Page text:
ProSoundWeb Community

Please login or register.

Login with username, password and session length
Advanced search  

Pages: 1 2 3 [All]   Go Down

Author Topic: Help needed to set up a Behringer FBQ1000 feedback destroyer to my DJ controller  (Read 14577 times)

Emad-ud-deen Leiman

  • Newbie
  • *
  • Offline Offline
  • Posts: 8

Greetings,

I will be receiving the Behringer FBQ1000 feedback destroyer in about a week so I went on YouTube to find a setup tutorial for this unit because I'm not an audio engineer. I couldn't find any so I'm reaching out to find out if anyone knows of a tutorial video or or something that can guide me step by step with easy language.

My sound system consists of the following:

Turbosound ip2000 speakers
Poineer DDJ-SR2 controller
Mackie Mix12FX mixer
Sennheiser dynamic mic

I'm not sure exactly where to place the feedback destroyer between the part of my sound system. Should it be connected between the mixer and the DJ controller or between the DJ controller and the speakers?

I also tried to read the user manual and it was above my head and didn't help in any way.

Please go easy on me.

Truly,
Emad-ud-deen
« Last Edit: October 31, 2018, 10:44:12 am by Emad-ud-deen Leiman »
Logged

Lance Hallmark

  • Sr. Member
  • ****
  • Offline Offline
  • Posts: 261
  • Tampa Bay, FL
    • Hallmark Events & Entertainment

Greetings,

I will be receiving the Behringer FBQ1000 feedback destroyer in about a week so I went on YouTube to find a setup tutorial for this unit because I'm not an audio engineer. I couldn't find any so I'm reaching out to find out if anyone knows of a tutorial video or or something that can guide me step by step with easy language.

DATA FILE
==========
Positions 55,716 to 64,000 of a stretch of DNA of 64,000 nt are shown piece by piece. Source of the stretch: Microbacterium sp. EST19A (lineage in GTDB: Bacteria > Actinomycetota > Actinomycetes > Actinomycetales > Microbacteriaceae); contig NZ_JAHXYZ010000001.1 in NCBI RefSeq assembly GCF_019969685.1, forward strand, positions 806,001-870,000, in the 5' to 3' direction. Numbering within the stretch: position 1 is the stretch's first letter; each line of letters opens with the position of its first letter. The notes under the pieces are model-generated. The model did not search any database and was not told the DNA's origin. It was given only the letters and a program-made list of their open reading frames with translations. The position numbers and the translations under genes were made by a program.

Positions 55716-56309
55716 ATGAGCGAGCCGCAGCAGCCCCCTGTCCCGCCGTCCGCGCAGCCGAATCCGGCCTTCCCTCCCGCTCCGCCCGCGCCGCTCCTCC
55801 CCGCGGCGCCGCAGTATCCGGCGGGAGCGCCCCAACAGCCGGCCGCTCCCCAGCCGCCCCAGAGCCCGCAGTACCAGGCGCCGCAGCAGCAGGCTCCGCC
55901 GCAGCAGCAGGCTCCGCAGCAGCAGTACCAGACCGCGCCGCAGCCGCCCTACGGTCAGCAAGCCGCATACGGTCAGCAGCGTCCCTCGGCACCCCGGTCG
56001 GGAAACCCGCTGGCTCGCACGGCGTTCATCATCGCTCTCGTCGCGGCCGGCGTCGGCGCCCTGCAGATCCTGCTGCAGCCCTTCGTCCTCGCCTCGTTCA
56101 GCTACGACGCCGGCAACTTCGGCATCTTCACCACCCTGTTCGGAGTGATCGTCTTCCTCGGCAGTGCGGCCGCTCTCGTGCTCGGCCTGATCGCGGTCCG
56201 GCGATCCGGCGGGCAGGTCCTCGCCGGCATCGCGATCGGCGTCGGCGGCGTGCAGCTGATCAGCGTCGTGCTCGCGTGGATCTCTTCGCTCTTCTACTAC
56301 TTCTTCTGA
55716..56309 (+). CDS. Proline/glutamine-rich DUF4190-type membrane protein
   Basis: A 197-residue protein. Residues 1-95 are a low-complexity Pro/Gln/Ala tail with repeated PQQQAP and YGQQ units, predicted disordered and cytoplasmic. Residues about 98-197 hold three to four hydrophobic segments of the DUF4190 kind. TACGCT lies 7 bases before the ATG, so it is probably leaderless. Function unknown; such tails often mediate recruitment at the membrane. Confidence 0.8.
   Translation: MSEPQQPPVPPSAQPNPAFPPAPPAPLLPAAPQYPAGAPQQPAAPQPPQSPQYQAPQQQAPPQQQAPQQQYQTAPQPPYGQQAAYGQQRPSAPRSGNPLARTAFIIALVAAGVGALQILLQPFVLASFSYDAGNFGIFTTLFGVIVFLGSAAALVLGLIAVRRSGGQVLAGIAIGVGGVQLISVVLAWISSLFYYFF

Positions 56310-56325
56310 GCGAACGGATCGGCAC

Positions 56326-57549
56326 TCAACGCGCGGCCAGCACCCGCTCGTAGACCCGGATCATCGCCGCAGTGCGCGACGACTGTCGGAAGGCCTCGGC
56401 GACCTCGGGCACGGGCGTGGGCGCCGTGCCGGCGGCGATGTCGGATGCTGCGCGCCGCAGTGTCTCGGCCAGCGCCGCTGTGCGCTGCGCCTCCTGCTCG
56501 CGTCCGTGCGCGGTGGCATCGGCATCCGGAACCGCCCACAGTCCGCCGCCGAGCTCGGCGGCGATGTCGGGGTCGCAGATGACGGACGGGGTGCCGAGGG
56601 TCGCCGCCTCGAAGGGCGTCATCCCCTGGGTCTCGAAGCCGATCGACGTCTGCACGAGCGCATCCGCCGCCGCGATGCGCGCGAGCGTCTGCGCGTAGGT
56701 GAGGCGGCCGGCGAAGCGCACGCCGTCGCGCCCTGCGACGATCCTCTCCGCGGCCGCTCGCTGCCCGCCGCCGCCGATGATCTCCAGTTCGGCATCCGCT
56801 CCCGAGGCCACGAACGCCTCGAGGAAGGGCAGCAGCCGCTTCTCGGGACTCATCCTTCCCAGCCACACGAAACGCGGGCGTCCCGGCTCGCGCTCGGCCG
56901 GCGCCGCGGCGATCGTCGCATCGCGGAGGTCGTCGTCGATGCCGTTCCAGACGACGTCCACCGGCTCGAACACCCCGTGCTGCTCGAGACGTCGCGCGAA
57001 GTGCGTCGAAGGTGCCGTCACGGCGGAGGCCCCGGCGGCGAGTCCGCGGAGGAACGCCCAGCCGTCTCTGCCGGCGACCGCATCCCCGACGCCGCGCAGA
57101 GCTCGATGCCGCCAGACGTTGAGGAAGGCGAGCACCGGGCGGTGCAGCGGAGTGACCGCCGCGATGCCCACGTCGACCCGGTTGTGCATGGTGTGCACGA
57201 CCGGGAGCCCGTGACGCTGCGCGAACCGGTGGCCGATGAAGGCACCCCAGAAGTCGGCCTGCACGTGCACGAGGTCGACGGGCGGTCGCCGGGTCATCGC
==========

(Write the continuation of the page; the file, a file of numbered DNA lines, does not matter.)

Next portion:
My sound system consists of the following:

Turbosound ip2000 speakers
Poineer DDJ-SR2 controller
Mackie Mix12FX mixer
Sennheiser dynamic mic

I'm not sure exactly where to place the feedback destroyer between the part of my sound system. Should it be connected between the mixer and the DJ controller or between the DJ controller and the speakers?

I also tried to read the user manual and it was above my head and didn't help in any way.

Please go easy on me.

Truly,
Emad-ud-deen

I really don't see the need for having this piece of equipment, return it and save your money for subs. Connect your DDJ-SR2 to a stereo input on the Mackie. Connect the speakers to the Mackie main outputs. If you have enough headroom, you can connect the mic to the DDJ-SR and you might not even need the Mackie, just connect the speakers to the main outs on the DDJ-SR2.
Logged
----------------------------------------------------
Lance Hallmark
Hallmark Events & Entertainment
Chamsys, Crown, Danley, EV, JTR, Powersoft, Yamaha

Emad-ud-deen Leiman

  • Newbie
  • *
  • Offline Offline
  • Posts: 8

I really don't see the need for having this piece of equipment, return it and save your money for subs. Connect your DDJ-SR2 to a stereo input on the Mackie. Connect the speakers to the Mackie main outputs. If you have enough headroom, you can connect the mic to the DDJ-SR and you might not even need the Mackie, just connect the speakers to the main outs on the DDJ-SR2.